An In-Depth Look at the Grandparent Adoption Process
Adopting a grandchild is a major decision that involves a significant time commitment. The adoption process can take anywhere from a few months to a couple of years depending on the circumstances. This comprehensive guide will walk grandparents through what to expect during the adoption journey.
Why Grandparents May Consider Adopting
There are a few common situations where grandparents decide to legally adopt their grandchild:
- The parents are unable to care for the child – This could be due to substance abuse, mental illness, incarceration, or death of one or both parents. Adoption provides the child stability.
- There is abuse or neglect in the home – If CPS removes a child from their parents, grandparents may be considered as the next placement option before non-relatives.
- The parents voluntarily give up rights – Some parents realize they are unable to appropriately care for their child. They may ask the grandparents to adopt.
- To get custody without adoption – If the parents are still involved but agree to give grandparents full custody, this arrangement doesn’t require adoption.
- For financial reasons – Adoption makes the child eligible for benefits on the grandparent’s health insurance, social security, etc.
Adoption permanently severs the legal ties between parent and child. It is not something grandparents should undertake lightly. However, when the parents are unable to care for the child, adoption may be the best way to provide safety, stability and love.
First Steps in the Adoption Process
Once grandparents decide they want to adopt their grandchild, they should take the following initial steps:
- Consult an attorney – Hire a lawyer experienced in family adoption law. They will advise you throughout the process and represent you in court.
- Learn the specific laws in your state – Adoption regulations can vary significantly by state. An attorney can explain state laws.
- Get approval from the birth parents – The biological parents must provide consent to the adoption. You’ll need their cooperation.
- File for custody first, if needed – If the child is not legally free for adoption yet, get custody rights while the adoption proceeds.
- Complete a home study – A social worker will assess the grandparent’s home environment and ability to care for the child.
Starting the process correctly and understanding what is required in your state is key. An adoption attorney will handle many of these preliminary steps for you.
The Typical Adoption Procedure by State
While each state has its own laws, the adoption process generally follows this overall order of events:
- Initial consultation with attorney – Discuss your situation and options. Attorney explains laws and steps involved.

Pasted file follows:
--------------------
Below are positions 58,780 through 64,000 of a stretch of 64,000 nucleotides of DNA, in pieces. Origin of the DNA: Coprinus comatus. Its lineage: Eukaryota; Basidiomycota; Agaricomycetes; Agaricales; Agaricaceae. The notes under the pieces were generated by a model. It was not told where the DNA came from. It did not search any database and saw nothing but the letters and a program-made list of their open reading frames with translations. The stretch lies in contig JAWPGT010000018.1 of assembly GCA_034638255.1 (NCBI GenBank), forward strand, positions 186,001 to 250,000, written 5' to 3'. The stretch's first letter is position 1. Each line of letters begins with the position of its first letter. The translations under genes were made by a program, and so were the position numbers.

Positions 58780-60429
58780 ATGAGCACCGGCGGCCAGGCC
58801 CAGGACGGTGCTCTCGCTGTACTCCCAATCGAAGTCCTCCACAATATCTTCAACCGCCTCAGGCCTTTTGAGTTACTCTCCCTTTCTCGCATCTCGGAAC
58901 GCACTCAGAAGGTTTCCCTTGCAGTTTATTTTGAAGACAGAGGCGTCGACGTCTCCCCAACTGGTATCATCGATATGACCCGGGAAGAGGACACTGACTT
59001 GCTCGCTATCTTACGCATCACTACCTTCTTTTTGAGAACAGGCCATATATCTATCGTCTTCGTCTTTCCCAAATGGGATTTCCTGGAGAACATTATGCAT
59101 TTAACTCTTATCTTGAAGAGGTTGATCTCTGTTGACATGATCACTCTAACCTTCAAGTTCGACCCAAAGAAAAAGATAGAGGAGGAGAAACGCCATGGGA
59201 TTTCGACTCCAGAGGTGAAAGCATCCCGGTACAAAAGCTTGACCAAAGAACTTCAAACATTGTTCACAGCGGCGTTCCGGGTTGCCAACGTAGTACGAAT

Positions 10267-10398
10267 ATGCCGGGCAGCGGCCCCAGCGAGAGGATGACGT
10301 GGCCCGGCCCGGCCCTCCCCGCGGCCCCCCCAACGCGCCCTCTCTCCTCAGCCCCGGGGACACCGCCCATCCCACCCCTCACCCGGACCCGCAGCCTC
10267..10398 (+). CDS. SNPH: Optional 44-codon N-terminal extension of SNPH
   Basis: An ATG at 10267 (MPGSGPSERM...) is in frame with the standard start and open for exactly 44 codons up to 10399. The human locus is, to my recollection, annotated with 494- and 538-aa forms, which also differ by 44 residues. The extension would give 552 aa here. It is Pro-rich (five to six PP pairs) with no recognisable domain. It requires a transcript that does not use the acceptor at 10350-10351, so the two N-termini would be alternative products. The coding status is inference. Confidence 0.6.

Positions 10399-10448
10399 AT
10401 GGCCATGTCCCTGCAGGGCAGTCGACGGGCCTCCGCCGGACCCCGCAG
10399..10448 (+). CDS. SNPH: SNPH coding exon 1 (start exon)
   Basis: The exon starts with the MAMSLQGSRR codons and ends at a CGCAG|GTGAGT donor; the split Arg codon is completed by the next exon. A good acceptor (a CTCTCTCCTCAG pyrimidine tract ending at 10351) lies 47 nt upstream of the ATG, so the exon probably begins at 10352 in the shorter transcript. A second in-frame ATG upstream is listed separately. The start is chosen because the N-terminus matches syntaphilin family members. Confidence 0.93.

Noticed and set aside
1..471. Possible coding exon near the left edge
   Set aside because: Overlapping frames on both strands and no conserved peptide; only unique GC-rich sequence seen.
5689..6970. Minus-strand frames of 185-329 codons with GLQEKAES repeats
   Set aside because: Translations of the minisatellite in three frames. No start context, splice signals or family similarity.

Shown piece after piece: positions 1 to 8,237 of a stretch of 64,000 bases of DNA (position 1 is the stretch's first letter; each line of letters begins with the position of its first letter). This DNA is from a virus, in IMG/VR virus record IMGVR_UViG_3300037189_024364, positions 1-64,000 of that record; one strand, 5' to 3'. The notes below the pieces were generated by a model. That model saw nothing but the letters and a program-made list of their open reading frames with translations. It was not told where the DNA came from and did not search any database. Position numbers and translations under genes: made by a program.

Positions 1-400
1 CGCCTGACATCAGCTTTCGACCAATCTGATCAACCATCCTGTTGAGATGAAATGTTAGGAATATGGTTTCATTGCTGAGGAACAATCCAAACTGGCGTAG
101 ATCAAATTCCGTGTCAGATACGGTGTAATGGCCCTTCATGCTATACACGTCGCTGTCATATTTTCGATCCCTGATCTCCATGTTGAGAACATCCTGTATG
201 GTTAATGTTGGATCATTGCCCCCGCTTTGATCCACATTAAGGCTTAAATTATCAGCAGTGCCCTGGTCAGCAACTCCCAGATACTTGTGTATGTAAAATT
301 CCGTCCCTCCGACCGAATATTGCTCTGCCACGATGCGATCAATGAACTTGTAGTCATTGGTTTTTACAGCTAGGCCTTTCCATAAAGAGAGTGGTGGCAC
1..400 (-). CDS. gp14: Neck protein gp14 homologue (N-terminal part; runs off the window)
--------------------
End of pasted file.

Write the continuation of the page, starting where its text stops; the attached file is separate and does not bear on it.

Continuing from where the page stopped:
- Submit adoption petition to court – Your attorney files legal documents starting the adoption proceedings.
- Obtain consent of biological parents – Parents must voluntarily relinquish rights to child or have them terminated involuntarily.
- Complete background checks – You’ll undergo criminal history and child abuse clearances.
- Receive child placement approval – A home study confirms your eligibility and suitability to adopt.
- Work with social worker – Fulfill any required training and home visits by an assigned social worker.
- Establish interim custody – Get temporary custody during the adoption process, if needed.
- Finalize the adoption decree – Attend court hearing for judge to approve adoption.
- Get a new birth certificate – Once legally adopted, the grandchild receives an amended birth certificate.
This basic sequence must happen for a grandparent adoption. However, the time spent in each phase depends on your specific situation.
How Long Does an Uncontested Adoption Take?
If the biological parents fully consent to the adoption without contest, the process is often quicker. An uncontested grandparent adoption can finalize in 6-12 months typically.
Here are factors that influence the timeline:
- Cooperation of the biological parents
- Voluntary relinquishment moves faster than involuntary termination
- State laws and court calendars
- Some states require more steps than others
- How quickly you complete requirements
- Speedy home study and document preparation helps
- Age of the child
- Infant adoptions may receive priority
- Use of interim custody
- Going through foster care lengthens the process
With both parents onboard and grandparents motivated, cases can finalize in the 6-12 month range even in states with more complex adoption laws.
How Long Do Contested Adoptions Take?
When one or both parents do not consent to the grandparent adoption, it slows down the process significantly. Contested adoptions often take 12-24+ months to finalize.
Reasons a parent may challenge the adoption petition:
- They do not want to relinquish parental rights
- They disagree with the grandparent raising the child
- They cannot be located to provide consent
- There are paternity questions
To complete a contested adoption, grandparents must prove:
- Parent is unfit or has abandoned the child
- Parent willfully failed to maintain contact with child
- Parent does not contribute to child’s care
- Adoption is in the child’s best interest
This requires more court hearings and time. Grandparents should utilize additional services like therapists and custody evaluators to build their case.
Gaining permanent custody during contested cases also takes significant time – generally 6-12+ months until final adoption.
Steps That Can Slow Down the Adoption Process
A few common hurdles can delay a grandparent adoption if they occur: